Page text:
From MEpedia, a crowd-sourced encyclopedia of ME and CFS science and history

Deoxyribonucleic acid (DNA) is a molecule composed of two nucleotide chains which coil around each other to form a double helix carrying the genetic instructions used in the growth, development, functioning and reproduction of all known living organisms and many viruses. DNA and ribonucleic acid (RNA) are nucleic acids; alongside proteins, lipids and complex carbohydrates (polysaccharides), they are one of the four major types of macromolecules that are essential for all known forms of life.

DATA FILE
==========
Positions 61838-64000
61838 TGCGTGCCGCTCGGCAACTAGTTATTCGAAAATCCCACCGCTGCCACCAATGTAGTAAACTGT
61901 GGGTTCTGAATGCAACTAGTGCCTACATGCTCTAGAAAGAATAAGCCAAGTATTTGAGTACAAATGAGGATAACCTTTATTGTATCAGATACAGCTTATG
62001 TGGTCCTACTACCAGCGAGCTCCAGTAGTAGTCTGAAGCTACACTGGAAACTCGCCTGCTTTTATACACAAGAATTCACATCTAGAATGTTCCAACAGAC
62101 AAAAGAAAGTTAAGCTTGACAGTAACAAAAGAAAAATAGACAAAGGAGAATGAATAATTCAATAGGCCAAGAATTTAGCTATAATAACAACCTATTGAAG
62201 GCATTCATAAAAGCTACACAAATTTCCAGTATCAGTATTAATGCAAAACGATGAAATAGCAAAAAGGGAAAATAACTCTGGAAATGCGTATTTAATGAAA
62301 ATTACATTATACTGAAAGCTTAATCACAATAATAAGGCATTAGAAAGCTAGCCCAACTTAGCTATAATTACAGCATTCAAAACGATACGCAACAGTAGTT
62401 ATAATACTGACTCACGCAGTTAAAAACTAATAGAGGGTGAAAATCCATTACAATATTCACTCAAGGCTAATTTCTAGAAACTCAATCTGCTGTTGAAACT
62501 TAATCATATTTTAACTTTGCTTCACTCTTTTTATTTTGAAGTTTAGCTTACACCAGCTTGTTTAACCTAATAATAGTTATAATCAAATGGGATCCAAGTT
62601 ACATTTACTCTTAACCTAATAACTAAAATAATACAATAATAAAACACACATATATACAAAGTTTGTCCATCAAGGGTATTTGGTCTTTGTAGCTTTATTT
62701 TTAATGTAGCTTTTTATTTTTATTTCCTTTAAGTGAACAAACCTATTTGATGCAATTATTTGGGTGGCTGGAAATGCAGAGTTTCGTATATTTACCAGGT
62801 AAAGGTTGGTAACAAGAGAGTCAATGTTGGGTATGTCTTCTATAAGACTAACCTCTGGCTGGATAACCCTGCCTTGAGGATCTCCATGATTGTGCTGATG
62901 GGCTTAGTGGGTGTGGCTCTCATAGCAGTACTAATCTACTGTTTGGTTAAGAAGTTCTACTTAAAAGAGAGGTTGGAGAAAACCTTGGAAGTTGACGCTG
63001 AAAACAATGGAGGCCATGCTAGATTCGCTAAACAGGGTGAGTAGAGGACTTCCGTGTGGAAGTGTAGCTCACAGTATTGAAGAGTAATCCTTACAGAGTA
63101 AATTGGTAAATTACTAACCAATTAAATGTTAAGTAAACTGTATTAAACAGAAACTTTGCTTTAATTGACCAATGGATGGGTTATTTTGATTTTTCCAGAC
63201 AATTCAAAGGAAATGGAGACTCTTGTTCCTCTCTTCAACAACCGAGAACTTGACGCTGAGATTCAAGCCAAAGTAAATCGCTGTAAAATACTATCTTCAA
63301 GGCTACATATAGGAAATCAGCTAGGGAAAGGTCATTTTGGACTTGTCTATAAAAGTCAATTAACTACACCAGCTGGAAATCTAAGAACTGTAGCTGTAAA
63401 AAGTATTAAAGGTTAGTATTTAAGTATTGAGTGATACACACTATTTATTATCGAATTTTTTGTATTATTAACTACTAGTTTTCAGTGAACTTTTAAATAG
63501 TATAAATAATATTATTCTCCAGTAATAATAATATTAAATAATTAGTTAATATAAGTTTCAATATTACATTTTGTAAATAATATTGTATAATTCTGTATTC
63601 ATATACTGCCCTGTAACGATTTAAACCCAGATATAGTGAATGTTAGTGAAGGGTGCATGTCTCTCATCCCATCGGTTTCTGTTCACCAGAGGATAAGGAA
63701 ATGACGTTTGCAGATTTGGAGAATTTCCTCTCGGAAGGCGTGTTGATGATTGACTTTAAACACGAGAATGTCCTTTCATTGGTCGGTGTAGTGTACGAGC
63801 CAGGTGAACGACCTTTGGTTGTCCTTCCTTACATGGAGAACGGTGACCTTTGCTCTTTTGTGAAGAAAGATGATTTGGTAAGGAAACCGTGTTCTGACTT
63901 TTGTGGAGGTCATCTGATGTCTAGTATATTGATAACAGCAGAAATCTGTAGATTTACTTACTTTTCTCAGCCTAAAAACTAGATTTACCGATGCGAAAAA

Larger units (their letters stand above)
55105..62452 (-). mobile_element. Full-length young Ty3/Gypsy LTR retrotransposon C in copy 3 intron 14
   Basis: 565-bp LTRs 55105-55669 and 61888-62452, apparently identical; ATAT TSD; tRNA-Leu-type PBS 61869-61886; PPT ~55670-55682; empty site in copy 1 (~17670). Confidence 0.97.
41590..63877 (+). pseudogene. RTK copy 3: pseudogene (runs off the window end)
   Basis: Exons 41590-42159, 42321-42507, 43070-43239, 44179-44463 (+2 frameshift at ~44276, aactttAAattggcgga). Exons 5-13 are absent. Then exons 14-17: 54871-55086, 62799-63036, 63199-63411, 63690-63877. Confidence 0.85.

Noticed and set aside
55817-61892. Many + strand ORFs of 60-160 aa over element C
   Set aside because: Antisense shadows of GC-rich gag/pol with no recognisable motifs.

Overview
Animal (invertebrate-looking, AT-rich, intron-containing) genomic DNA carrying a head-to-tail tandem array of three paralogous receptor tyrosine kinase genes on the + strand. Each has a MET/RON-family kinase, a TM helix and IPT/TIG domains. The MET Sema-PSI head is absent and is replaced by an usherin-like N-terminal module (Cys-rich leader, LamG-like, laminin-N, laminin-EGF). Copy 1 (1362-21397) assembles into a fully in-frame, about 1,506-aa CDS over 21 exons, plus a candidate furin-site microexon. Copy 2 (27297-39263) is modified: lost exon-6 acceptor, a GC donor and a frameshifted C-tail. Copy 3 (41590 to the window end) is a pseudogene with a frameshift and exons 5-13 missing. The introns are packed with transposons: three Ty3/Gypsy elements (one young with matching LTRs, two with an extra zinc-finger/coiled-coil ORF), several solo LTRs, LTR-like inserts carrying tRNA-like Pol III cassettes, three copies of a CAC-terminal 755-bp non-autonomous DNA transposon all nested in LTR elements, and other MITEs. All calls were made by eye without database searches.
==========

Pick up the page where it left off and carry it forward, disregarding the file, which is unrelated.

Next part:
Evidence[edit | edit source]

Importance to ME/CFS[edit | edit source]

Importance to Gulf War Illness[edit | edit source]

There is evidence of DNA damage in vets with Gulf War Illness.[1][2]

Learn more[edit | edit source]

References[edit | edit source]

  1. Richman, Mike (October 19, 2017). "Researchers find evidence of DNA damage in Vets with Gulf War illness". research.va.gov. Retrieved August 26, 2018.
  2. Falvo, Michael; Meyer, Joel; Hill, Helene Z.; Lange, Gudrun; Condon, Michael; Klein, Jacquelyn C.; Ndirangu, Duncan; Falvo, Michael J. (September 2017). "Role of mitochondrial DNA damage and dysfunction in veterans with Gulf War Illness" (PDF). ncbi.nlm.nih.gov (PDF).